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The significance of the Indo-Pacific for India

C. Raja Mohan writes: Strengthening engagement with the region, stronger partnerships can enhance India’s reach and impact.

Written by C. Raja Mohan |
Updated: February 16, 2022 7:36:22 am
The strategic trade pacts on the anvil today are a major step in the right direction.

An imminent early harvest trade deal with Australia and the sale of the Brahmos supersonic cruise missile systems to the Philippines lend a sharper edge to India’s engagement with the Indo-Pacific. A new emphasis on strategic trade liberalisation and the turn to military exports should begin to plug two major weaknesses in India’s regional strategy. The two agreements should also widen the focus of India’s Indo-Pacific debate from the current obsession with the nature of India’s partnership with the US and its implications for Delhi’s “strategic autonomy”.

India’s Indo-Pacific strategy walks on two legs — strengthening its national engagement with the region, and stronger partnerships with like-minded nations. The former elevates India’s salience in the Indo-Pacific and raises Delhi’s value for its partners. Coalitions and partnerships, in turn, help boost India’s national capabilities, enhance its reach and impact. This approach is quite different from the metaphysics of the past that focused on the presumed need to hold up a particular ideology rather than a hard-headed pursuit of national interests.

India’s novel approach fits well with the US strategy. Contrary to the widespread perception in Delhi that Washington is trying to “entrap” India into an alliance, the US is not handing out fresh security commitments. Alliances involve serious legal, political, and military obligations and are not taken lightly in Washington. Nor is the US collecting more “camp followers” in the Indo-Pacific. It is looking at partners and like-minded countries that have the strategic incentive, political agency, and material capability to contribute to regional security.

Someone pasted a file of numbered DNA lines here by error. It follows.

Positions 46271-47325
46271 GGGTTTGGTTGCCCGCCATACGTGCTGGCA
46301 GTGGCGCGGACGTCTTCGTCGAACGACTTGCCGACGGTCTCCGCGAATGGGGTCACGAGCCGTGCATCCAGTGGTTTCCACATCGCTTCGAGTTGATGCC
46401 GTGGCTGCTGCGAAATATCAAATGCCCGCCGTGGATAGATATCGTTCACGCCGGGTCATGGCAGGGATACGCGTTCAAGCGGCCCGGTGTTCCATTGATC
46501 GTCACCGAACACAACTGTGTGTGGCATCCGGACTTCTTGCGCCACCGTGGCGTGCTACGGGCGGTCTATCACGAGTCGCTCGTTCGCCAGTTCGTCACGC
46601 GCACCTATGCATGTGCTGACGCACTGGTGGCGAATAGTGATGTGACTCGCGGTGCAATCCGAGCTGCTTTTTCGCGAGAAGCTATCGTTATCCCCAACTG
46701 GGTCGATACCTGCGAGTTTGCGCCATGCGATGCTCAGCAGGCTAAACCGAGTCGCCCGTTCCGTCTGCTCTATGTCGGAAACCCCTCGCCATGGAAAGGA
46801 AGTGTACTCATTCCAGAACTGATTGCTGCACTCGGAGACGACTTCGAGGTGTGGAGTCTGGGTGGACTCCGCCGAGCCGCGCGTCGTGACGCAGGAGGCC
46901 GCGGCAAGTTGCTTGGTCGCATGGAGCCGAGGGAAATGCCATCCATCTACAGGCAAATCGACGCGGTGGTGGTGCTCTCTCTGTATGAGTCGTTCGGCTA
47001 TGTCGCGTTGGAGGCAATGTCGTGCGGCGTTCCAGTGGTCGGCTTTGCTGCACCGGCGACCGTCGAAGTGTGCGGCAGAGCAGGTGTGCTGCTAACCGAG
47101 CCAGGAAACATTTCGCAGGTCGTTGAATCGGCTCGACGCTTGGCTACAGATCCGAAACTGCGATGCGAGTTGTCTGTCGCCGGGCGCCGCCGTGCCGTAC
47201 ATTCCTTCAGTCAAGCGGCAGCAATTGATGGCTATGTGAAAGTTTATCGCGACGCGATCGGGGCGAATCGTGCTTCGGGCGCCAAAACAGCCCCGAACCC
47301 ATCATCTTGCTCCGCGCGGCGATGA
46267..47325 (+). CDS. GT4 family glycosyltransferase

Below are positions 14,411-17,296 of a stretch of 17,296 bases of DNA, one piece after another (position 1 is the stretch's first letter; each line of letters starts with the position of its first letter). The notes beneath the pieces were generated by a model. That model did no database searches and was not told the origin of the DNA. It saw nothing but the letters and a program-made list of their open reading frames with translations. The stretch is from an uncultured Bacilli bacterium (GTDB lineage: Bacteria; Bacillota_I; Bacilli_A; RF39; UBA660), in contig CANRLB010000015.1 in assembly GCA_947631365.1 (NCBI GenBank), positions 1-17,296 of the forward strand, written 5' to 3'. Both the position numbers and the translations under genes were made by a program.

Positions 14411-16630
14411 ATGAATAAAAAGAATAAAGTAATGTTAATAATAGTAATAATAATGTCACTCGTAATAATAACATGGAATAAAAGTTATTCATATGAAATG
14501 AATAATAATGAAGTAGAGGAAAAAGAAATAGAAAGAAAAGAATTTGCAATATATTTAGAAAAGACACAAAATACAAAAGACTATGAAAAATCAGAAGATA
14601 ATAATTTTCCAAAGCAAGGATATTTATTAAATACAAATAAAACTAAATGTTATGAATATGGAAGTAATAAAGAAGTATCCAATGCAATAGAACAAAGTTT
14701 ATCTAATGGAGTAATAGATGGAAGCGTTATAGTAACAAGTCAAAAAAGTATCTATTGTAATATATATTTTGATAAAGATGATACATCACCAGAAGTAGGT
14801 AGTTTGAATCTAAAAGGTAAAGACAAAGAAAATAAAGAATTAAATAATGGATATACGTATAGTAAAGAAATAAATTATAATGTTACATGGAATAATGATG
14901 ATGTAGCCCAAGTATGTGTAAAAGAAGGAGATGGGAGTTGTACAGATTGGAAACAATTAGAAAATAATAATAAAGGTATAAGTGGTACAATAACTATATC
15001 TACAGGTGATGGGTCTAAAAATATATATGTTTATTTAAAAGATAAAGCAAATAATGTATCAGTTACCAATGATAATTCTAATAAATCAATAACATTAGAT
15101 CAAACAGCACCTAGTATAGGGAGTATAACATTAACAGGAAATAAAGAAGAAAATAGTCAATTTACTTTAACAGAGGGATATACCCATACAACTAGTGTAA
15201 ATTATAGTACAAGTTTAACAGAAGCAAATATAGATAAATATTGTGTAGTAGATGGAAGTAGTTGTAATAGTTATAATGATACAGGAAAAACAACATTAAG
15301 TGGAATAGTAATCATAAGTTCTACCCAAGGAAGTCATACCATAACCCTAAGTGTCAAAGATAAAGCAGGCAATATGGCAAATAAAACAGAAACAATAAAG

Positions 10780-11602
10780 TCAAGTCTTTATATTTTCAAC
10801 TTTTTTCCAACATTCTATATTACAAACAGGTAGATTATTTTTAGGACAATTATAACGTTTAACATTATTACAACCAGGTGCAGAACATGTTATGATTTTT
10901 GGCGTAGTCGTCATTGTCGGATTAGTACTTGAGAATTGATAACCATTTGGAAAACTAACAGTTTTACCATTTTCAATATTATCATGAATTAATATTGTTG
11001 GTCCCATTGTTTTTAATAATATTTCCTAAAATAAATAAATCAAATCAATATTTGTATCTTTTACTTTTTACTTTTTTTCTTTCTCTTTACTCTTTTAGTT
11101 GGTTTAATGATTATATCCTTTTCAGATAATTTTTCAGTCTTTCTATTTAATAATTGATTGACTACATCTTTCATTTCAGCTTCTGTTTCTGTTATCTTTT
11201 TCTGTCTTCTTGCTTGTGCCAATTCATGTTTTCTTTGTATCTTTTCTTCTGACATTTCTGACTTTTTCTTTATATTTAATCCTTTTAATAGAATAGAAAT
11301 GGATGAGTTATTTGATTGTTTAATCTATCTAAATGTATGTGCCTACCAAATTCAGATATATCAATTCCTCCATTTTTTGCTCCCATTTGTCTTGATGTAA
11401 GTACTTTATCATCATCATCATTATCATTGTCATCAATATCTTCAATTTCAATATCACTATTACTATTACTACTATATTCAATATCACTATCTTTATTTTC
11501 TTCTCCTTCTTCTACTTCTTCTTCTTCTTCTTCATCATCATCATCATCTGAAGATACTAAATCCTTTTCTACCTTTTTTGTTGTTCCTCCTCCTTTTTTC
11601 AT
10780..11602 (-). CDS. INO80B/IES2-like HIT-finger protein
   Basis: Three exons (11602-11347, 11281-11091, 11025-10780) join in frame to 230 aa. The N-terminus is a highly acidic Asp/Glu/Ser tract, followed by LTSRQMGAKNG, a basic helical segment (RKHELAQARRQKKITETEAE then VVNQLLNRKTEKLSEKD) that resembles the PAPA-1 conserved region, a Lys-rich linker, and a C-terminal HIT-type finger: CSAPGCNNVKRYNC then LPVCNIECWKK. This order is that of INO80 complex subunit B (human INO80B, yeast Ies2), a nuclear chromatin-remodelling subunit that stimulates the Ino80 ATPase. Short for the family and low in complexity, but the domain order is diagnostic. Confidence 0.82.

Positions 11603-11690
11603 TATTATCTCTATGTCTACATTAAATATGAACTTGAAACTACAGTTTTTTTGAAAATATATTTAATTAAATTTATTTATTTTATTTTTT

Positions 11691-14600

The new Indo-Pacific Strategy document issued by the Biden administration last week admits that the US objectives of a “free and open, connected, prosperous, secure, and resilient” Indo-Pacific “cannot be accomplished” by the US acting alone. It insists that the “changing strategic circumstances and historic challenges require unprecedented cooperation with those who share in this vision.” This recognition is complemented by an appreciation of India’s capability — current and potential — in shaping strategic outcomes in the Indo-Pacific.

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Administrations in the US during the last two decades have bet on the proposition that a strong India that can stabilise Asia and the Indo-Pacific serves American regional interests. The Biden administration strategy document reaffirms that thesis by highlighting the goal of supporting “India’s continued rise and regional leadership”. The strategy seeks to work with India “through regional groupings to promote stability in South Asia; collaborate in new domains, such as health, space, and cyberspace; deepen our economic and technology cooperation, and contribute to a free and open Indo-Pacific.” The US acknowledges that “India is a like-minded partner and leader in South Asia and the Indian Ocean, active in and connected to Southeast Asia, a driving force of the Quad and other regional fora, and an engine for regional growth and development.”